AN ANALYSIS OF LABOR USE FOR ALTERNATIVE FLUE-CURED TOBACCO HARVESTING AND CURING SYSTEMS

The most profitable harvesting and curing system for flue-cured tobacco and the amount of farm labor required for various wage rates for hired labor were analyzed in this study. Labor use was estimated both for individual farms and for the study area. Data were collected in Census Subregion 17, North Carolina, to describe four farm situations and eight alternative harvesting-curing systems for tobacco that represented a wide range of capital-labor ratios. The most profitable harvesting-curing systems were determined for each farm situation for wage rates for hired labor varying from 1967 levels to a maximum of $4.00 per hour. The analysis was conducted for two lengths of run. In the short run, adequate conventional curing barns were assumed to be present on the farms. In the long run, all curing facilities were assumed to be variable. At 1967 wage rates, the results were the same for both lengths of run for each farm. At higher wages some differences in results for the two lengths of run were noted. Substitution of several alternative systems for the most profitable system had little effect on net revenue in many cases. The impact of the adoption of the mechanical harvesting, bulk curing system on labor use in the study area was estimated. With complete adoption the quantity of labor could be reduced 40 percent. The time period estimated for adoption of this system by 91 percent of the farmers varied from 15 to 60.5 years from 1967 depending upon the lag and the harvester price assumed. If farm numbers continue to decline at the present rate, farm size could be sufficiently large for mechanical harvesters to be profitable. Also, if the reduction in the number of farm workers continues at the same rate, the impact of adoption on the labor market may be slight.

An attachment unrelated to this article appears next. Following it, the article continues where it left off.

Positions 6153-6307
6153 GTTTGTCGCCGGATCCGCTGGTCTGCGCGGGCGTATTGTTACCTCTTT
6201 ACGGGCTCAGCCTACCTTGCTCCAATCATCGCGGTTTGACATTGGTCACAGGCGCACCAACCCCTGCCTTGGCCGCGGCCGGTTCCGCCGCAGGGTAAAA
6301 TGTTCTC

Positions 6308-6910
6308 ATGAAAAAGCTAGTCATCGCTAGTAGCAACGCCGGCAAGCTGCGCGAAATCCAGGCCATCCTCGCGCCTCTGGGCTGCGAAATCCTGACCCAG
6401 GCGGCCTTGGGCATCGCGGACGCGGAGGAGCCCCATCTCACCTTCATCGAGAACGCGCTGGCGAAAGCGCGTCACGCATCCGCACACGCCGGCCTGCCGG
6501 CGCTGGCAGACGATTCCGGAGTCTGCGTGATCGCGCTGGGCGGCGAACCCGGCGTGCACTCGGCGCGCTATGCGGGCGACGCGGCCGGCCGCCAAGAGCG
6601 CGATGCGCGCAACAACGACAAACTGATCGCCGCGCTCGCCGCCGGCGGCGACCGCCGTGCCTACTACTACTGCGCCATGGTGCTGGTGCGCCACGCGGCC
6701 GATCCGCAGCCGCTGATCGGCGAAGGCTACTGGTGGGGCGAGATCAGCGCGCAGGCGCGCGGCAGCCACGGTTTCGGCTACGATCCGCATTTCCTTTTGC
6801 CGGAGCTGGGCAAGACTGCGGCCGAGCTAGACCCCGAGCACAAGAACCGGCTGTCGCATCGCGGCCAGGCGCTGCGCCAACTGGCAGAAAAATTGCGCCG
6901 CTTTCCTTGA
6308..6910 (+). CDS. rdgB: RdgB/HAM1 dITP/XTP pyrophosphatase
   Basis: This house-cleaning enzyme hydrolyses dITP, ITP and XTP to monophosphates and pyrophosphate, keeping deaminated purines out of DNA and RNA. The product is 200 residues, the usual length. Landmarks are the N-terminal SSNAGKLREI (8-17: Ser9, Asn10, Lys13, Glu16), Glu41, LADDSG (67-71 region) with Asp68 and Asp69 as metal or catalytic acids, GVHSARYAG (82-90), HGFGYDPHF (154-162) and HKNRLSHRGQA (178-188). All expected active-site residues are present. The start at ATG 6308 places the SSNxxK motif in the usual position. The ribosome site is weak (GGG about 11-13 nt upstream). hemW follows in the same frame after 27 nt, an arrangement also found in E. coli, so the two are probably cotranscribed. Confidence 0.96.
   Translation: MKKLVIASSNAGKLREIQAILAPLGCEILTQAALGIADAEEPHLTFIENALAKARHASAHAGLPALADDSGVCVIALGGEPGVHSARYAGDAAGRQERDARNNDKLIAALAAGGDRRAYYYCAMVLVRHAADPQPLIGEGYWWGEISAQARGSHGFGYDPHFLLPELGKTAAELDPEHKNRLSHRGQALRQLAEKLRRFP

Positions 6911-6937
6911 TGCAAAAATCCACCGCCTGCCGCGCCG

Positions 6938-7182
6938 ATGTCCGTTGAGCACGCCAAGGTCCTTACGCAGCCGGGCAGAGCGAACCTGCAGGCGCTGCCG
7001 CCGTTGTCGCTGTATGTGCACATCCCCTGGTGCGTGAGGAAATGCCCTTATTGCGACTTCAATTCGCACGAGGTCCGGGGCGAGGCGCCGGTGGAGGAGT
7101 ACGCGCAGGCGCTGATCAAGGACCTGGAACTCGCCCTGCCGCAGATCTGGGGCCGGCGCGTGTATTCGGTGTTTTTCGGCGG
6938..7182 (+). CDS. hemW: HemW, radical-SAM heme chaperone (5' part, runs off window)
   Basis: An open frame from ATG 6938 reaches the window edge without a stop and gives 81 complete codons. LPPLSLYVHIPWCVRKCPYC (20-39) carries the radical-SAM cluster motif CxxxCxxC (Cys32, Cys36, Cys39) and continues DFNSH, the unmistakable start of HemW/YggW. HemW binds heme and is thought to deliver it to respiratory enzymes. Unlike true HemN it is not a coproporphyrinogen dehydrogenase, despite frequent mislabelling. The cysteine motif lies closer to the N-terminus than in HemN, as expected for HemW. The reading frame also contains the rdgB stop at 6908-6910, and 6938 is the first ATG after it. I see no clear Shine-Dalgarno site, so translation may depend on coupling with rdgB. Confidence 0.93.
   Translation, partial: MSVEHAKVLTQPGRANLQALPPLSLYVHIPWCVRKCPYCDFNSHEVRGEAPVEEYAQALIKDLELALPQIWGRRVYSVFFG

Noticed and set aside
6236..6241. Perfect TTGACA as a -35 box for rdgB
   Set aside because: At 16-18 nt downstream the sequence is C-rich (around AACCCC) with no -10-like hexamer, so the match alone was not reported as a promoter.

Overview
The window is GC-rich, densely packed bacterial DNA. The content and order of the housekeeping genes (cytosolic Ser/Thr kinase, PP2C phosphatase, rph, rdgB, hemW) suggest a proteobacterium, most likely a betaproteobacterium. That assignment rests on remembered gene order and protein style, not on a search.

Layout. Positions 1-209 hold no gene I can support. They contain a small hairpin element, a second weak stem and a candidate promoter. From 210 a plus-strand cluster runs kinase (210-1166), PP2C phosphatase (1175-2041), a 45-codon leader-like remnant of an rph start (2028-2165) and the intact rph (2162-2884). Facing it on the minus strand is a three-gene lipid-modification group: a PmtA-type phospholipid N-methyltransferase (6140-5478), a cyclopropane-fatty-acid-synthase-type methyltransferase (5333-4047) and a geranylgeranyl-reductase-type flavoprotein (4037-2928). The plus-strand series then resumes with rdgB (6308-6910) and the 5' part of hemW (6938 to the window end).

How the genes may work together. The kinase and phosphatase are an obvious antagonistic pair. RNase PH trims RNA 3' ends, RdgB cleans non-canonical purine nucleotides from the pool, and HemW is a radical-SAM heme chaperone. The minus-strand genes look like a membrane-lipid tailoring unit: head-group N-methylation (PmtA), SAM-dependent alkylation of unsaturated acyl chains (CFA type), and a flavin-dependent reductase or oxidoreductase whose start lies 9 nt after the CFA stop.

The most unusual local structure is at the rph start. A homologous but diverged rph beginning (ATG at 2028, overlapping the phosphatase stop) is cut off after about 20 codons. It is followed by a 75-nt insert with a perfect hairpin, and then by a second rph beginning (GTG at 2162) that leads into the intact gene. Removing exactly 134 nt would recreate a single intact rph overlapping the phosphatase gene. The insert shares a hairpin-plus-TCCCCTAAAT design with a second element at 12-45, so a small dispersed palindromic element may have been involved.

Issue Date:
Sep 01 1971
Publication Type:
Report
Language:
English
Total Pages:
87




 Record created 2017-07-14, last modified 2017-08-29

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